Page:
Primary treatment of cystosarcoma phyllodes of the breast

Arthur W. Chaney, Alan Pollack, Marsha D. Mcneese, Gunar K. Zagars, Peter W.T. Pisters, Raphael E. Pollock, Kelly K. Hunt

Research output: Contribution to journalArticlepeer-review

269 Scopus citations


BACKGROUND. Cystosarcoma phyllodes is a rare sarcoma of the breast. Although surgical removal is the mainstay of treatment, the extent of surgery required (excision vs. mastectomy) and the need for additional local therapy, such as radiotherapy, are unclear. The current study evaluated the rate of local and distant failure, as well as potential prognostic factors, to better define appropriate treatment strategies: METHODS. One hundred one patients treated primarily for cystosarcoma phyllodes of the breast were evaluated. These tumors were classified histologically into benign (58%), indeterminate (12%), and malignant (30%) based on well defined criteria. Stromal overgrowth (29%) was considered separately. Surgery was comprised of local excision with breast conservation (47%) or mastectomy (53%). Microscopic surgical margins were negative in 99% of cases. Six patients received adjuvant radiotherapy. RESULTS. Overall survival for the 101 patients was 88%, 79%, and 62% at 5, 10, and 15 years, respectively. For patients with nonmalignant (benign or indeterminate) and malignant cystosarcoma phyllodes, the overall survival was 91% and 82%, respectively, at 5 years, and 79% and 42%, respectively, at 10 years. Similar rates were observed based on the presence or absence of stromal overgrowth. Local recurrence occurred in 4 patients, with an actuarial 10-year rate of 8%. Eight patients developed distant metastases, with an actuarial 10-year rate of 13%. Multivariate analysis using Cox proportional hazards regression revealed stromal overgrowth to be the only independent predictor of distant failure. CONCLUSIONS. Local failure in this group of largely margin negative patients with cystosarcoma phyllodes of the breast was low, showing that breast-conserving surgery with appropriate margins is the preferred primary therapy. The current study data do not support the use of adjuvant radiotherapy for patients with adequately resected disease. Patients with stromal overgrowth, particularly when the tumor size was > 5 cm, were found to have a high rate of distant failure; such patients merit consideration of a trial that examines the efficacy of systemic therapy. (C) 2000 American Cancer Society.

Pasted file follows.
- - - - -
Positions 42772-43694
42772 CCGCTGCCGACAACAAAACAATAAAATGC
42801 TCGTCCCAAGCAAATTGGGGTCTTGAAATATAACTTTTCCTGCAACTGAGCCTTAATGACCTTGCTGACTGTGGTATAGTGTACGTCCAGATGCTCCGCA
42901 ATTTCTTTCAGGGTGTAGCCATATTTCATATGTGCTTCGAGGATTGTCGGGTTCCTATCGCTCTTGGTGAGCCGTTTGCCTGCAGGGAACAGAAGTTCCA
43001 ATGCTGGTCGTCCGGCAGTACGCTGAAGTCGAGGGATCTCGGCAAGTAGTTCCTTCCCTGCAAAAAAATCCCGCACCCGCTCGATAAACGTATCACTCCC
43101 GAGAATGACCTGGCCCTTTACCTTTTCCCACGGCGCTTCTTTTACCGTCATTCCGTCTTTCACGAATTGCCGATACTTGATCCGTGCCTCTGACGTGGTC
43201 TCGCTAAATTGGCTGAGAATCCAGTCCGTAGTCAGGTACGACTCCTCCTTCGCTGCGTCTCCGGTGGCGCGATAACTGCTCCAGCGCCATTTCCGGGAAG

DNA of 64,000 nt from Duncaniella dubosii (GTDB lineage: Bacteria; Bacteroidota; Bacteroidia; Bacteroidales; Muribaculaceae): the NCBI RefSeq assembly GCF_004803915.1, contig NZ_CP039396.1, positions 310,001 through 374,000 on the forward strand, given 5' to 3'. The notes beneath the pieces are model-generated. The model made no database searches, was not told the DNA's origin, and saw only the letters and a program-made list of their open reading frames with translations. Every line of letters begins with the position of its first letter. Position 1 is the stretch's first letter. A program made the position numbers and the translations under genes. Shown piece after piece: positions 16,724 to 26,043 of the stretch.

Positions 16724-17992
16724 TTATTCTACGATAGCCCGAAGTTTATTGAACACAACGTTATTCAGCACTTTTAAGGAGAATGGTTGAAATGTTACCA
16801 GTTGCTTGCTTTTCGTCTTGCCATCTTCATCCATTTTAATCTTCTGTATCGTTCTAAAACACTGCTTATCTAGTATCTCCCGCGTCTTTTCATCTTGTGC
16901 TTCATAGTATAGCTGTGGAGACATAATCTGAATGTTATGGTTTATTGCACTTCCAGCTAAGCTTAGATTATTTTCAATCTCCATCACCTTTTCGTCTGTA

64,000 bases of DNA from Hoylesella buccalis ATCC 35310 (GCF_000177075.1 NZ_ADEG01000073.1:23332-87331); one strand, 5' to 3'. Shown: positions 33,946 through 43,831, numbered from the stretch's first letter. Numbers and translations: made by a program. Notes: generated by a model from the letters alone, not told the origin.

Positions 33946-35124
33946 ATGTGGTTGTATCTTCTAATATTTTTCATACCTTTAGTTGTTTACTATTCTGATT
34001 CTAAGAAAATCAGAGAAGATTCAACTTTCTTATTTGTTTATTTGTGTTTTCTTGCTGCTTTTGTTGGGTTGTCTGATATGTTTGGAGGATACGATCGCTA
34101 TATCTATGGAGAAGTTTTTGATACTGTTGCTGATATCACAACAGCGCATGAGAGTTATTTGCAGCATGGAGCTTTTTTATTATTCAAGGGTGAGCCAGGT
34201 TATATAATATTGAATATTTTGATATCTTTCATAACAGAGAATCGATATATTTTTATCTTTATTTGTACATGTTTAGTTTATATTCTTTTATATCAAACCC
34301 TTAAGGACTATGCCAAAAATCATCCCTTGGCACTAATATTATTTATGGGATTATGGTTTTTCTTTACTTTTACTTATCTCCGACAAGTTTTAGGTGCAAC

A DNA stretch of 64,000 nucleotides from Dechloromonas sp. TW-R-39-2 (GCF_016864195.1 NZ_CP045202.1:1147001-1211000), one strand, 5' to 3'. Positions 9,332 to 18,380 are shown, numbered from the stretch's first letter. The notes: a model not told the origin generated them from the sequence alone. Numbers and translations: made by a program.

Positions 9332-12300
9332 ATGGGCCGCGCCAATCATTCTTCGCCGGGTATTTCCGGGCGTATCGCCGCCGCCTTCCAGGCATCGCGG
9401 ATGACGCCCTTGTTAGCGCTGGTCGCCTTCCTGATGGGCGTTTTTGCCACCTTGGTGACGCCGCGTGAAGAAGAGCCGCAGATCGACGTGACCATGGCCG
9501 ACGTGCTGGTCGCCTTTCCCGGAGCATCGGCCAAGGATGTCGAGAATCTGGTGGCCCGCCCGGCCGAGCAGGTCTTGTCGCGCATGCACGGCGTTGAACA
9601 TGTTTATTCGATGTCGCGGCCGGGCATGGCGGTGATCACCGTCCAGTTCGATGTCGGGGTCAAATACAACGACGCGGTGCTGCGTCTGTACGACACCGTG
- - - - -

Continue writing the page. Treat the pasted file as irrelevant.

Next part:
Original languageEnglish (US)
Pages (from-to)1502-1511
Number of pages10
Issue number7
StatePublished - Oct 1 2000
Externally publishedYes


  • Breast sarcoma
  • Phyllodes tumor
  • Radiotherapy
  • Surgery

ASJC Scopus subject areas

  • Cancer Research
  • Oncology


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